A sandwich cost a Slovenian MP his jobComments
A Slovenian MP stepped down on Thursday after revealing he did not pay for his sandwich in a shop in Ljubljana.
"I made a mistake," Darij Krajcic told Euronews, adding that he set very high standards of honesty for himself.
The 54-year old MP was taking part in a parliamentary debate on the Poland meat scandal shortly before the incident that cost him his job. The focus of the debate was on the flaws of quality control and surveillance systems.
At some point, the MP got hungry and decided to step out quickly to get a sandwich at a nearby shop, he said. He was in a hurry to get back to work but all of the payment counters were left unattended as the employees were busy chatting among themselves.
With reference to the debate at the parliament, Krajcic decided to put the shop's surveillance system to test.
"So I left the shop with the sandwich, walking slowly, very slowly," Krajic said. No one noticed him despite the presence of CCTV cameras.
Back in parliament, Krajcic explained to fellow lawmakers that no surveillance system was flawless and used his sandwich experiment to make his point.
Krajcic returned to the shop on the same day to pay for the sandwich, but the damage was done.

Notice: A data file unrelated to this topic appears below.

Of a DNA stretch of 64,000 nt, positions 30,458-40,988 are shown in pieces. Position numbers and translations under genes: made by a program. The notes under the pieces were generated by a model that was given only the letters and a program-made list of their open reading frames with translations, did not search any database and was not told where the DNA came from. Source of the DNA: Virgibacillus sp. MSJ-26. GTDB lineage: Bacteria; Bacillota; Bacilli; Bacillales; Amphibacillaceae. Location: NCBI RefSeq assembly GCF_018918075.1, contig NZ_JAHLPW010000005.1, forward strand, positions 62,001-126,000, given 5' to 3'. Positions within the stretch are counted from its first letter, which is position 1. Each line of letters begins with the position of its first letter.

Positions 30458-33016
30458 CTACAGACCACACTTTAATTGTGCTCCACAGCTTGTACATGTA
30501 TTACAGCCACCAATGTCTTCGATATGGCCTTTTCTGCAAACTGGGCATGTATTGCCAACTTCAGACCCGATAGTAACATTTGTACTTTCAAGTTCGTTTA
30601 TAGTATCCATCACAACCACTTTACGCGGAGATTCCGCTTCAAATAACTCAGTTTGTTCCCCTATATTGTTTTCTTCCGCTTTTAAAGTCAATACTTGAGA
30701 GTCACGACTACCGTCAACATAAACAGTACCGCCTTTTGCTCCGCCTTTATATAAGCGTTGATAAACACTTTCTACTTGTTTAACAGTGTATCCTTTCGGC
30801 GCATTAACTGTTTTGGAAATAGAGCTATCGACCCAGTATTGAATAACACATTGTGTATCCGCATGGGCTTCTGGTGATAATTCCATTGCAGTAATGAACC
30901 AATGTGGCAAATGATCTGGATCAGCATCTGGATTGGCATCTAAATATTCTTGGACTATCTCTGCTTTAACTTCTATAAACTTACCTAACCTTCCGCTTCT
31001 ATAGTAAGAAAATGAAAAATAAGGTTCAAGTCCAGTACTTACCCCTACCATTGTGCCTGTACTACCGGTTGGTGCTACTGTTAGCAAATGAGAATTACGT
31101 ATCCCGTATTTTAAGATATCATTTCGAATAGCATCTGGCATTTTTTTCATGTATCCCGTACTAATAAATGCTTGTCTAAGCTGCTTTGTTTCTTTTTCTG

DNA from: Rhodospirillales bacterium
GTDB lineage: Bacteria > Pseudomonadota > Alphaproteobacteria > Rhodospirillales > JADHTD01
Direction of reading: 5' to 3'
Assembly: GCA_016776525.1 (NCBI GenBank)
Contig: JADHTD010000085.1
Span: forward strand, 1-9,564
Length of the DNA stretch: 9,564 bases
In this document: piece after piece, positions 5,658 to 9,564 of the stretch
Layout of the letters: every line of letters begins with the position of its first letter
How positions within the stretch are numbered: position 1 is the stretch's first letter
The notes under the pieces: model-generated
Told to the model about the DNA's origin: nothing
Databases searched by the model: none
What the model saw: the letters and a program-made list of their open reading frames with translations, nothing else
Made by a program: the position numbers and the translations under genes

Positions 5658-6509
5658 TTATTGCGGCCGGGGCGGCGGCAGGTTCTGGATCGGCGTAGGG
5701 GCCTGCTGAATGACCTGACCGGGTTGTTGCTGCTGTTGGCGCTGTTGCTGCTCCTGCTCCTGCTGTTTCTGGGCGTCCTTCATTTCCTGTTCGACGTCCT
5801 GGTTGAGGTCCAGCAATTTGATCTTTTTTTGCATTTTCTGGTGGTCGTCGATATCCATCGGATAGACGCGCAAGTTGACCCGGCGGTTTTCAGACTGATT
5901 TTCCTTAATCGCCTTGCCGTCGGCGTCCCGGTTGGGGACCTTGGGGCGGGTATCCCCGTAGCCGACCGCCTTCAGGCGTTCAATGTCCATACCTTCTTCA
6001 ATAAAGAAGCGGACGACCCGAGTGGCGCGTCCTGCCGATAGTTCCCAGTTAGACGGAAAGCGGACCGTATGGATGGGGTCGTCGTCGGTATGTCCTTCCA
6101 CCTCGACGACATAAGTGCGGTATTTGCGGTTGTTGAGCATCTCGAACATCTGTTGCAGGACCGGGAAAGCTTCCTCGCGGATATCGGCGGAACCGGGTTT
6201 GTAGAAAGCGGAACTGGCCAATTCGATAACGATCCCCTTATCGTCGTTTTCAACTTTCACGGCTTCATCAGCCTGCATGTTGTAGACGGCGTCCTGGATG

On Thursday, the head of Krajic's centre-left party, which is currently in power in the country, condemned the MP's actions as "unacceptable".
Krajic then announced his resignation.
Asked if it was his own call or if he was pushed to do so, Krajcic insisted it was a personal decision.
"I wouldn't do it again if I could go back in time," he insisted with reference to the sandwich 'theft'.
Ultimately, Krajic said, it is a test for the Slovenian society. "Do we allow these mistakes to happen? What I am observing is that society doesn't allow it," he said.
Krajic's resignation drew mixed reactions on social media. Many praised the MP's scrupulous ethics while others criticised the excessive reaction to the act.
"This is probably the most expensive sandwich that Krajcic ever bought and paid for in life," philosopher Boris Vezjak wrote in his blog.